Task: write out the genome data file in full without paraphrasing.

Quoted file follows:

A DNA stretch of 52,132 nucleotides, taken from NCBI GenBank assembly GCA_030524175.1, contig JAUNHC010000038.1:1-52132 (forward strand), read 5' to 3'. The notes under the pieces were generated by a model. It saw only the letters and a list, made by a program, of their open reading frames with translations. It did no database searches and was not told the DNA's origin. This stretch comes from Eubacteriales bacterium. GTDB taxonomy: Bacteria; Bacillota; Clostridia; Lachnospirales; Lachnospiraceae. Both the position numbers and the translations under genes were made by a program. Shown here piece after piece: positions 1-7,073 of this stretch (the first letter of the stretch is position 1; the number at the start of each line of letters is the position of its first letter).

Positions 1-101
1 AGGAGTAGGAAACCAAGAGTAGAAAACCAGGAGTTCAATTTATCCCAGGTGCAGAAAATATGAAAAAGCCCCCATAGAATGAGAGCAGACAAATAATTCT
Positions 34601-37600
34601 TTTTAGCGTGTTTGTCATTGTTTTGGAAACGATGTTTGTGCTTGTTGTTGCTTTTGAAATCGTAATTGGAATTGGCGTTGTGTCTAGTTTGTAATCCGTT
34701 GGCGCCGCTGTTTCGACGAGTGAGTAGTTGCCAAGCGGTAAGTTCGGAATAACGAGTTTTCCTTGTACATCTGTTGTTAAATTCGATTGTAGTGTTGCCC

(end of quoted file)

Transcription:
A DNA stretch of 52,132 nucleotides, taken from NCBI GenBank assembly GCA_030524175.1, contig JAUNHC010000038.1:1-52132 (forward strand), read 5' to 3'. The notes under the pieces were generated by a model. It saw only the letters and a list, made by a program, of their open reading frames with translations. It did no database searches and was not told the DNA's origin. This stretch comes from Eubacteriales bacterium. GTDB taxonomy: Bacteria; Bacillota; Clostridia; Lachnospirales; Lachnospiraceae. Both the position numbers and the translations under genes were made by a program. Shown here piece after piece: positions 1-7,073 of this stretch (the first letter of the stretch is position 1; the number at the start of each line of letters is the position of its first letter).

Positions 1-101
1 AGGAGTAGGAAACCAAGAGTAGAAAACCAGGAGTTCAATTTATCCCAGGTGCAGAAAATATGAAAAAGCCCCCATAGAATGAGAGCAGACAAATAATTCT
Positions 34601-37600
34601 TTTTAGCGTGTTTGTCATTGTTTTGGAAACGATGTTTGTGCTTGTTGTTGCTTTTGAAATCGTAATTGGAATTGGCGTTGTGTCTAGTTTGTAATCCGTT
34701 GGCGCCGCTGTTTCGACGAGTGAGTAGTTGCCAAGCGGTAAGTTCGGAATAACGAGTTTTCCTTGTACATCTGTTGTTAAATTCGATTGTAGTGTTGCCC